MEDirections is delighted to share the new policy brief on What Prospects for Stabilisation and Reconstruction in the Middle East and North Africa? by Luigi Narbone, the Director of the Middle East Directions Programme.
A common assumption among policy-makers and pundits is that stabilisation and reconstruction will come after conflicts in the Middle East and North Africa region have been settled. Indeed, in most previous cases, conflict settlements – brought about by the decisive victory of one party or by the successful conclusion of a peace agreement – had always preceded post-war stabilisation. Internationally-assisted reconstruction, intended as both the physical rebuilding of destroyed infrastructure and the rehabilitation of the economy and governance institutions, were considered part and parcel of stabilisation efforts.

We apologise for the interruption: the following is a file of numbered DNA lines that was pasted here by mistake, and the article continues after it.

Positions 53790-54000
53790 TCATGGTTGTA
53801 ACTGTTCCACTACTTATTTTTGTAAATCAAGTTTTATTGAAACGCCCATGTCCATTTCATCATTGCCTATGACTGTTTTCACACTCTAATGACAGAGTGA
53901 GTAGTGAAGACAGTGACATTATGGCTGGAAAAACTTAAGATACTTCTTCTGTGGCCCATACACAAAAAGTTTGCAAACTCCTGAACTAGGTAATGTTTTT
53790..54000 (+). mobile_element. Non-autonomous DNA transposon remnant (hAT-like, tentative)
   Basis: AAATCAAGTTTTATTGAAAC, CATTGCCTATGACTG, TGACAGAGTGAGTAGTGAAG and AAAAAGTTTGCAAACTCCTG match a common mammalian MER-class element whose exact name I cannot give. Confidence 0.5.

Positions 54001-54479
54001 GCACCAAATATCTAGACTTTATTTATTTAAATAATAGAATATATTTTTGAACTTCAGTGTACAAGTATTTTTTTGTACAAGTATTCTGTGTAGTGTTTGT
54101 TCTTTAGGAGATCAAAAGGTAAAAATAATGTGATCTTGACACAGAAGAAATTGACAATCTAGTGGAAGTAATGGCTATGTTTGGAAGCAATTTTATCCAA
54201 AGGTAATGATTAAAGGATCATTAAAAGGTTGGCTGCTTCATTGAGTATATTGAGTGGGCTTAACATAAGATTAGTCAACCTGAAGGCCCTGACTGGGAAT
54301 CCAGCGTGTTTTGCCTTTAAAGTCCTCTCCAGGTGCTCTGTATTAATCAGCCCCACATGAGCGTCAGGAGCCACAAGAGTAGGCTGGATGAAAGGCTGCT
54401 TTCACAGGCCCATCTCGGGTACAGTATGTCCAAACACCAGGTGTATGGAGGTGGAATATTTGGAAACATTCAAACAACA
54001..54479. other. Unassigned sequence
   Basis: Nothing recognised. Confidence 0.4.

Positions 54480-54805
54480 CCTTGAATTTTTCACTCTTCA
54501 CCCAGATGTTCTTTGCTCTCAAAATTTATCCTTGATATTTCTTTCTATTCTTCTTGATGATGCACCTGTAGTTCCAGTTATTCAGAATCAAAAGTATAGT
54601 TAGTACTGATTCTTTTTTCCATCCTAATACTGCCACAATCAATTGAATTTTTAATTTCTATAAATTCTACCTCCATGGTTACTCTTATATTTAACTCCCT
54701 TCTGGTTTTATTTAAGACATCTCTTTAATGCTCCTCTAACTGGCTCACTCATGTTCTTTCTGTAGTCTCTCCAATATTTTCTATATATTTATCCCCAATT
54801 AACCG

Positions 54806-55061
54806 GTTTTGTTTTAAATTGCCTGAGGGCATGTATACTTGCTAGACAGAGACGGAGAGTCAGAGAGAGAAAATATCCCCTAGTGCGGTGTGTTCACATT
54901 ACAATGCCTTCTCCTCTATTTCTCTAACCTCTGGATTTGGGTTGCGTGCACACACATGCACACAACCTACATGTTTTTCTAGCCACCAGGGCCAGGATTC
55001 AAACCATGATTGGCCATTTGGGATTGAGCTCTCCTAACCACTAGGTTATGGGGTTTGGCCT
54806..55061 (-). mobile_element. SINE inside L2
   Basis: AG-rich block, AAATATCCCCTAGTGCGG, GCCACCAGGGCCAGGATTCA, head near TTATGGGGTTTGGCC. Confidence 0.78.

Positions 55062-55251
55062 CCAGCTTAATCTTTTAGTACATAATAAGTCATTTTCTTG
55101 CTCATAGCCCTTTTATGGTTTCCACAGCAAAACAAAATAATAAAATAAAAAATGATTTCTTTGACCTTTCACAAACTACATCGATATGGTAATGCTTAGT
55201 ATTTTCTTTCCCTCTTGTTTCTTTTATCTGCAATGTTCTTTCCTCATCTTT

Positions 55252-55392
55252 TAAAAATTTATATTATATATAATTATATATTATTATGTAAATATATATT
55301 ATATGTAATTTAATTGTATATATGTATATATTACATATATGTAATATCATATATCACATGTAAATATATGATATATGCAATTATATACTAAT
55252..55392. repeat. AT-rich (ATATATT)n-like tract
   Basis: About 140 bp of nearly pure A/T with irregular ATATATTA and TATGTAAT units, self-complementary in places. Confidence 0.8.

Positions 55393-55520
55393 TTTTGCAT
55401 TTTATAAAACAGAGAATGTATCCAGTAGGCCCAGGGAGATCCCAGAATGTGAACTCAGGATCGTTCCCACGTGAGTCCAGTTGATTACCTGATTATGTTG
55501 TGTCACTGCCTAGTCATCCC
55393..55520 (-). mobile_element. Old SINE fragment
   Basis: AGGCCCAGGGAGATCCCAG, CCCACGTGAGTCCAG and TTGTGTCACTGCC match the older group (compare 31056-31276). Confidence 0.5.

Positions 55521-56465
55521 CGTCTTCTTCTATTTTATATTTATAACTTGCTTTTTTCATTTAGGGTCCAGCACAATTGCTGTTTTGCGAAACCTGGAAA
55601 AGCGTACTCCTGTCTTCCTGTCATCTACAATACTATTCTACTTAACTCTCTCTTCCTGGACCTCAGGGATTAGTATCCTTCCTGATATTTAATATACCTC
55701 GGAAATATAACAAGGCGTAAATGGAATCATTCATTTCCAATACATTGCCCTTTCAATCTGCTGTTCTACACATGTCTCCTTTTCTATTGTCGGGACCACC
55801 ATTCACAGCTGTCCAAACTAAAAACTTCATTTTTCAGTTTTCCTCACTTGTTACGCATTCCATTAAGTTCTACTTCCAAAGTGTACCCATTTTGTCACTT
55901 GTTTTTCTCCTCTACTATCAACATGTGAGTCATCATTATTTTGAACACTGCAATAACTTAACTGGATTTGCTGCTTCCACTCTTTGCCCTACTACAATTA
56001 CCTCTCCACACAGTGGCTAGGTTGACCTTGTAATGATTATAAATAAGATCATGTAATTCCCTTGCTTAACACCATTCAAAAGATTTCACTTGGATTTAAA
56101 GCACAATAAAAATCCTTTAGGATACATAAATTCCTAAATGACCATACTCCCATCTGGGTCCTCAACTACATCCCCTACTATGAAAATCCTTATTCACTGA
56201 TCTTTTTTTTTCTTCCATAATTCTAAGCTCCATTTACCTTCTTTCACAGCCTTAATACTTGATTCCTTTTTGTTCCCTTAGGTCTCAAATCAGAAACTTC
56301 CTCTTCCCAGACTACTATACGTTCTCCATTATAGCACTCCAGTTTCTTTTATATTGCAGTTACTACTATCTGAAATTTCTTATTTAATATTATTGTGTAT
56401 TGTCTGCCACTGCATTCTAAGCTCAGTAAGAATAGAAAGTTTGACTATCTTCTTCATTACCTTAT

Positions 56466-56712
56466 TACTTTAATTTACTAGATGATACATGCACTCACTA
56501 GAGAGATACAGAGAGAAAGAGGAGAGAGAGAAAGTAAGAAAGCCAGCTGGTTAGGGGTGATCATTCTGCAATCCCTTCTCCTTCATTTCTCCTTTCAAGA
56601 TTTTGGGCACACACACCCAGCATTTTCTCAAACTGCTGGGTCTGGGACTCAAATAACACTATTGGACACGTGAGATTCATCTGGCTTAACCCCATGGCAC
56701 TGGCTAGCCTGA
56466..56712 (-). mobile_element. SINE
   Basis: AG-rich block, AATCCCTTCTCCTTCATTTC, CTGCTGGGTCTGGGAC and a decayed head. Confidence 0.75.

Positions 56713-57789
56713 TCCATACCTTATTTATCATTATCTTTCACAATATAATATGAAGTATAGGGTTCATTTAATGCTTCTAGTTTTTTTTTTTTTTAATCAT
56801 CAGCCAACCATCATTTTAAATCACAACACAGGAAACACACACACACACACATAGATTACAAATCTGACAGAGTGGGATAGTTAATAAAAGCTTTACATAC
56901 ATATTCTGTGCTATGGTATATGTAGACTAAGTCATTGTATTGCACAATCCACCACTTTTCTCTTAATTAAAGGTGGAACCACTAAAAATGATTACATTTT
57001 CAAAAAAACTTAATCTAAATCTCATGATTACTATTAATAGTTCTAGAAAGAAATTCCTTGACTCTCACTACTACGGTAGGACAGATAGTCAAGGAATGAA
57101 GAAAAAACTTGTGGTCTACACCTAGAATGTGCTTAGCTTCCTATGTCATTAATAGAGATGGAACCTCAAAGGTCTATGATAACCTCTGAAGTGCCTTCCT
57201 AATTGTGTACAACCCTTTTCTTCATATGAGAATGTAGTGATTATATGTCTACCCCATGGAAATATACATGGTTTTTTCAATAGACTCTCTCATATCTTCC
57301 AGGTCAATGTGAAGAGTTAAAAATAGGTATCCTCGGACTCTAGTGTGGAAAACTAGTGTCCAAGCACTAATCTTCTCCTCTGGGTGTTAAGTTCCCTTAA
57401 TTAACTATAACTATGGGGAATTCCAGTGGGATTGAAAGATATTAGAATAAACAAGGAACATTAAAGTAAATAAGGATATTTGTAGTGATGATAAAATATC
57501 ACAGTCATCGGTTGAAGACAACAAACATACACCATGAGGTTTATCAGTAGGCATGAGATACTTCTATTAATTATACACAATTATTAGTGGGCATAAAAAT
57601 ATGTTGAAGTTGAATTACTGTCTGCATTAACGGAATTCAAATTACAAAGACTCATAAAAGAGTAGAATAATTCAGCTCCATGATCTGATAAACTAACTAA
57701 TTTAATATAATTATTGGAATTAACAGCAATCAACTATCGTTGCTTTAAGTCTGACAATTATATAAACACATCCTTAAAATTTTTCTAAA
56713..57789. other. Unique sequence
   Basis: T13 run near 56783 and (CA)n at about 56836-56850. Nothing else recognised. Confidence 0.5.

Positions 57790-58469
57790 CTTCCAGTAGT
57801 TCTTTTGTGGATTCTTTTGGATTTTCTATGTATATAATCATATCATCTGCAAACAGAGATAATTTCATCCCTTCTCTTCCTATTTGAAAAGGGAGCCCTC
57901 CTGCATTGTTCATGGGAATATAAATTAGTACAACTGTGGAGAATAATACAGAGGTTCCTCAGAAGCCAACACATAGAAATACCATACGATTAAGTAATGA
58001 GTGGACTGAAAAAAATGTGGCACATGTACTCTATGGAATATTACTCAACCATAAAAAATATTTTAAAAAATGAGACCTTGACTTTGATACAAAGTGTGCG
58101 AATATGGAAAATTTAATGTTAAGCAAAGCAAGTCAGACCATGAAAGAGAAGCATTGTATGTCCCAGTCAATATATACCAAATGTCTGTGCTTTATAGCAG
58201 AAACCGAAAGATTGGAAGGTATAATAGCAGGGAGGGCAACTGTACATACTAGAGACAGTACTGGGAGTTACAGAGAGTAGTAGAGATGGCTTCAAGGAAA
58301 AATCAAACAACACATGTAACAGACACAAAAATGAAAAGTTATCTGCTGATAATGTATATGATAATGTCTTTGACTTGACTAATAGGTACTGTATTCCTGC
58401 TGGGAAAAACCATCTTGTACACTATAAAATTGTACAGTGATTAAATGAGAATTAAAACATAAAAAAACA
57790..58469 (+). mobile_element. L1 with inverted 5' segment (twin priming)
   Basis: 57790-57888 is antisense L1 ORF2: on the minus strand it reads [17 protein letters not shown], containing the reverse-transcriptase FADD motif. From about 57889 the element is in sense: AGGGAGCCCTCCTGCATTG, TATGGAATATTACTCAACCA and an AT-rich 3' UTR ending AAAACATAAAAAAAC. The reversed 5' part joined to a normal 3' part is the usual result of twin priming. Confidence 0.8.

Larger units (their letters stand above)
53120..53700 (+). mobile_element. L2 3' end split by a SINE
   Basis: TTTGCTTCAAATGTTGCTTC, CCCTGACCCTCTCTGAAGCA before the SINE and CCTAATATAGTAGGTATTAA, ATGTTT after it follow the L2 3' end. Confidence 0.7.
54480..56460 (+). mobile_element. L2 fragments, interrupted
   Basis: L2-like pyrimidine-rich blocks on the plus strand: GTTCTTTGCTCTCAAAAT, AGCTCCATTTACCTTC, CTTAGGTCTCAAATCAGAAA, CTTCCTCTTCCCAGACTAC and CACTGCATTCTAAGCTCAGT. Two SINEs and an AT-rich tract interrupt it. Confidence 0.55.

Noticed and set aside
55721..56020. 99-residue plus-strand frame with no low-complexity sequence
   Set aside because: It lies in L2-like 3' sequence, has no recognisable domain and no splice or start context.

The MENA region’s wars do not seem to fit this model. Although violence has begun to diminish, the conflicts are not over. No comprehensive settlement has been achieved to date, and the drivers and root causes of conflicts are not being addressed. Stabilising the MENA region remains a top priority on the international agenda. However, the new concept of stabilisation is elusive and ill-defined, often hiding the diverging political objectives of the international, regional and local players involved. There is no agreement on what the final outcome of stabilisation should be, nor on the appropriate tools to achieve it.
Meanwhile, the situation on the ground is moving towards a reconstitution of political and economic systems with strong similarities to the pre-2011 situation. Old political and economic elites are returning and reconstruction has already begun in Syria and Iraq. Because of the political economy dynamics at play, reconstruction will likely be used to re-establish patronage-clientelist mechanisms and to pay back friends and allies. The result might well be increasing corruption, inefficiency, exclusion and inequality, and new conflicts in the medium-to-long term cannot be excluded.
To avoid major unintended consequences, international actors will need to consider local and regional political economy actors and dynamics when thinking about the future of conflicts, as well as when planning reconstruction policies and actions in the MENA region.
> Read the Policy Brief HERE